Virginia B. Wood predicts a bright future for the budding chefs who took part in last week's Culinary Arts Career Conference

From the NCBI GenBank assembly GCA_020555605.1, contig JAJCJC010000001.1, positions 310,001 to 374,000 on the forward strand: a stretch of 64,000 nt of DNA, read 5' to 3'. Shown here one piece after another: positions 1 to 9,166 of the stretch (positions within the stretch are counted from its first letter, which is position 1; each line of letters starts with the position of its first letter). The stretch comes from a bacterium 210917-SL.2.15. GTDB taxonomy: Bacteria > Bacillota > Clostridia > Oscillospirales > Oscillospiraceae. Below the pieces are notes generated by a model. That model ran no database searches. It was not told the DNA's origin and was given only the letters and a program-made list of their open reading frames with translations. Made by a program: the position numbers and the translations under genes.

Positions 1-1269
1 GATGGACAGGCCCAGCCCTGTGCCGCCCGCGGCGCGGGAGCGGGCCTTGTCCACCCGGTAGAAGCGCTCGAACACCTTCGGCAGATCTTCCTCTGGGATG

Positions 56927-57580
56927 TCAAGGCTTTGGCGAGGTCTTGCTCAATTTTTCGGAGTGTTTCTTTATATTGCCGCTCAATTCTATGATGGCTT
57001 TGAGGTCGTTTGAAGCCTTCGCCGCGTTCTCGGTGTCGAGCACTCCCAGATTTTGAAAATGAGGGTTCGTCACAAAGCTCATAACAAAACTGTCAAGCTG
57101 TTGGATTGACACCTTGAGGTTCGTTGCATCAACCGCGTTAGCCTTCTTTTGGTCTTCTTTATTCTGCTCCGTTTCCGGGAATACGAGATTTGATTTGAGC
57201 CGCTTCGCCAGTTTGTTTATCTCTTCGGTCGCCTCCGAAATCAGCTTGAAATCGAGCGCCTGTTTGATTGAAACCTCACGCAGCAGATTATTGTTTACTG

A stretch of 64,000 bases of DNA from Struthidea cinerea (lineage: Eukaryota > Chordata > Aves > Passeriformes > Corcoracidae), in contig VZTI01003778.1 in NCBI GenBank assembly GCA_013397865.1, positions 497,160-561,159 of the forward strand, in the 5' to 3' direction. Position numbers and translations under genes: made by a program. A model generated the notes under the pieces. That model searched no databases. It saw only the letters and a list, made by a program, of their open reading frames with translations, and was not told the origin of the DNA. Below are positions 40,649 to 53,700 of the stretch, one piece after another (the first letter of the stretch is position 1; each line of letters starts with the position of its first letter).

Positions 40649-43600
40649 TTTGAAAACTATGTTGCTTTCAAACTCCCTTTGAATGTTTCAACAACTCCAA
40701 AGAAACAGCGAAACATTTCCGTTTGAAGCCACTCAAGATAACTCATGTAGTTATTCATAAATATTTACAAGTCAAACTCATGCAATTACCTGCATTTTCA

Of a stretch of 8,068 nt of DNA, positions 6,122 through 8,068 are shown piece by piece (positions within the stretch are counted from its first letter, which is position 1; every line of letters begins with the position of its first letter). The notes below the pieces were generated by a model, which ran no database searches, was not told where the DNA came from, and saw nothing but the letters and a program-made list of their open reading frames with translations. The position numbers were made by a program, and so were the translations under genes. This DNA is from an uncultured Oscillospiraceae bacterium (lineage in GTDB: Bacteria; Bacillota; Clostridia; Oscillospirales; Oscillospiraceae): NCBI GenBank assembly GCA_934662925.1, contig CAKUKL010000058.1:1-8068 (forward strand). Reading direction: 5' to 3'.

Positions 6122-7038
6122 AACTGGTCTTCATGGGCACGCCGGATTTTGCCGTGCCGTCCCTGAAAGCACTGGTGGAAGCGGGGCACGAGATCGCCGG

Last week's first Culinary Arts Career Conference hosted by the Austin Food & Wine Alliance was a rousing success, providing hundreds of Central Texas high school culinary arts students a day filled with information and interaction. Students spent the morning attending panel discussions on everything from food truck start-ups to culinary careers for women to the do's-and-don'ts of landing jobs. Afternoon activities included competitions in knife skills, plate decoration, fruit carving, omelette-making, and a mystery basket cook-off, plus a culinary expo packed with information, flavor, and swag! Homegrown chef/restaurateurs Hoover Alexander and Rene Ortiz shared words of wisdom and encouragement to the students at the close of the day. I was proud to be there and gratified to wear a lanyard reading "Organizer" and a button that encouraged students to "Ask Me About My Career" as I served as one of the judges of the "Mystery Basket" competition. Seven area high school teams entered the contest and each team had to develop a menu and then prepare a chicken entrée and a salad with vinaigrette in an allotted amount of time. Cooks were provided with a selection of produce and pantry items, and the mystery ingredient was coconut milk. The contestants cooked outdoors over individual gas burners in a stiff breeze, adding another challenge to the already stressful activity. Three of the seven teams opted to make their own pasta during the allotted cooking time, which we judges considered a bold move, and all seven teams did a very respectable job of cooking their proteins. Plates were to be judged on presentation and flavor, and while the teams certainly demonstrated differing skill levels, there were no "grin and bear it" entries – we received seven well-prepared plates of food for evaluation. The presentation winner was apparent to the entire judging panel as soon as that artistic plate arrived at the table, but judging the flavors took more time and consideration. Four of the contenders were close, but three of those lacked the very basic, but crucial, element of proper seasoning: Whether it was pasta, couscous, or polenta, all three dishes lacked salt. In the end, the plate with the best presentation also had the best flavors: a perfectly prepared chicken breast arrayed atop a properly seasoned bed of fresh pasta, napped with a mushroom cream sauce, paired with a cylinder of chopped tomato salad in a bright, tangy vinaigrette. Congratulations to Jayme Holden and Megan Clark-Tchen from College Station High School for their winning plate. These young ladies did an excellent job. Here are the other winners in the Mystery Basket competition: 2nd place: Ryan Johnson and JoVaun Young (John B. Connally High School, Pflugerville ISD); 3rd place: Jose Rodriguez and Cameron Gonzalez (Samuel Clemens High School, Schertz-Cibolo-Universal City ISD); 4th place: Dominique Jenkins Whitehead and Jacob Depaula (Cedar Ridge High School, Round Rock ISD); 5th place: Alexis Lingley and Louis Bononcini (John Marshall High School, NorthSide ISD); 6th place: Alan Michael Luck and Matthew Bigley (Round Rock High School, Round Rock ISD).